A Niskin bottle (a next generation water sampler based on the Nansen bottle) is a cylindrical, non-metallic water collection device with stoppers at both ends. The bottles can be attached individually on a hydrowire or deployed in 12, 24, or 36 bottle Rosette systems mounted on a frame and combined with a CTD. Niskin bottles are used to collect discrete water samples for a range of measurements including pigments, nutrients, plankton, etc.


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Deployments

OC370

Website
Platform
R/V Oceanus
Start Date
2001-09-14
End Date
2001-09-26
Description
Original cruise data are available from the NSF R2R data catalog

OC379

Website
Platform
R/V Oceanus
Start Date
2002-06-01
End Date
2002-06-14
Description
salp study Original cruise data are available from the NSF R2R data catalog

OC381

Website
Platform
R/V Oceanus
Start Date
2002-09-14
End Date
2002-09-27
Description
Original cruise data are available from the WHOI Data Library and Archives: http://dlacruisedata.whoi.edu/OC/OC381L01/ and from the NSF R2R data catalog: http://www.rvdata.us/catalog/OC381. The cruise was supported by NSF OCE award: OCE-0002540


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Project Information

Salp Swarm Dynamics (SalpSwarmDyn)

Coverage: slope water off mid-Atlantic Bight


Salps are holoplanktonic grazers that have a life history, feeding biology and population dynamic strikingly different from copepods or other crustacean zooplankton. They can occur in very dense populations that cover large areas, and these blooms have been shown to have major impacts due to grazing and production of fast?sinking fecal pellets. However the conditions supporting bloom formation, and the energetics, reproduction and behavior of the bloom?forming salps are still poorly understood. This study will focus on two species of salps that are global in their distribution and representative of two genera that commonly form large blooms. Salpa aspera regularly occurs during the summer in high concentrations in the slope waters of the Mid?Atlantic Bight, while Thalia democratica regularly forms dense populations during the winter spring in the Georgia Bight. The investigators will examine feeding, metabolism, growth, reproduction and population dynamics of these salps. They will use two independent modeling approaches, grounded in experimental and field data, to extend their observations to other time and space scales. interpret ouexperimental and modeling results will be interpreted within the context of the environmental conditions to which the salps are exposed. This integrated approach will provide the best basis for understanding how salp blooms form and persist. Results of this study will extend to other species that occur in high densities in many locations, allowing scientists to better evaluate the importance of salps in biogeochemical cycles and in structuring the pelagic environment.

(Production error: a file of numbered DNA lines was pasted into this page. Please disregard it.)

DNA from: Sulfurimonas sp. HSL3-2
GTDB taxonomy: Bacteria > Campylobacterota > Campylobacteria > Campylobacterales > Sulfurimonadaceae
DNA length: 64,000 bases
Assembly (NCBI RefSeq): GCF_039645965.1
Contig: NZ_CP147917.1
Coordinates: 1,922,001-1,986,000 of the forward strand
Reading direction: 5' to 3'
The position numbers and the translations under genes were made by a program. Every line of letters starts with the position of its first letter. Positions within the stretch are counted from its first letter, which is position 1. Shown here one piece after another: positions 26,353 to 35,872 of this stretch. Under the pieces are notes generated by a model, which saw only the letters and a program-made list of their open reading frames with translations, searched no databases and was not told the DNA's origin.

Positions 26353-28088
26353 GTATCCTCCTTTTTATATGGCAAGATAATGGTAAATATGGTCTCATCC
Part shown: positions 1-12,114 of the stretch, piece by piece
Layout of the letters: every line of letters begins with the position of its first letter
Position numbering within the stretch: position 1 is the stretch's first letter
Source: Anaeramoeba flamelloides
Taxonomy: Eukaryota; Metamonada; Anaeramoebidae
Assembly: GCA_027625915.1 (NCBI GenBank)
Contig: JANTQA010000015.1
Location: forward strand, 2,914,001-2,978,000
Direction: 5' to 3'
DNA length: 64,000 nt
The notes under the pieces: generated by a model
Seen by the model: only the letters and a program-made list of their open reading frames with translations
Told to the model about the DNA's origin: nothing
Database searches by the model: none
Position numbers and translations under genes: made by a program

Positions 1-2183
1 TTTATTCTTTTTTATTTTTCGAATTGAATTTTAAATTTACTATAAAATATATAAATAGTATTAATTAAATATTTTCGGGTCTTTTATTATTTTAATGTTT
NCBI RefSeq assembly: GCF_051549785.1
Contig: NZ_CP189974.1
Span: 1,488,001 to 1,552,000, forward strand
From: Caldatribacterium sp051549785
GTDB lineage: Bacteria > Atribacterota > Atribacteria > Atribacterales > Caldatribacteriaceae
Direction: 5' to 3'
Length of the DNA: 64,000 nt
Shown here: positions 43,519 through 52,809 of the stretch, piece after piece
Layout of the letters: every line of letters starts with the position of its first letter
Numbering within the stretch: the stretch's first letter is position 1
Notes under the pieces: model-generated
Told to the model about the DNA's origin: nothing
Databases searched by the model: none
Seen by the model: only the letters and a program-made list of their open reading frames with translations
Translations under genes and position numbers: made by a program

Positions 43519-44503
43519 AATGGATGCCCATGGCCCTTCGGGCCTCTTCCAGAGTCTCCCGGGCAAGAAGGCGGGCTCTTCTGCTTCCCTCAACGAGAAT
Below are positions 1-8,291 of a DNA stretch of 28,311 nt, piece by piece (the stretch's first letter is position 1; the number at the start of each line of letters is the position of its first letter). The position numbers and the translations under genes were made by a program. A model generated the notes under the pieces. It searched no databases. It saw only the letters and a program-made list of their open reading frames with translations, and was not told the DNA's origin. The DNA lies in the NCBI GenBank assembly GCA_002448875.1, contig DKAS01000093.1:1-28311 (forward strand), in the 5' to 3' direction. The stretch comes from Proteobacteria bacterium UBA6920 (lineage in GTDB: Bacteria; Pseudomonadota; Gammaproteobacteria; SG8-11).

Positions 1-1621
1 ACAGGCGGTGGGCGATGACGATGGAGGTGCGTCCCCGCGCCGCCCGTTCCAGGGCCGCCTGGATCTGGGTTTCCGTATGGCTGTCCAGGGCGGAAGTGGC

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Funding

Funding SourceAward
NSF Division of Ocean Sciences (NSF OCE)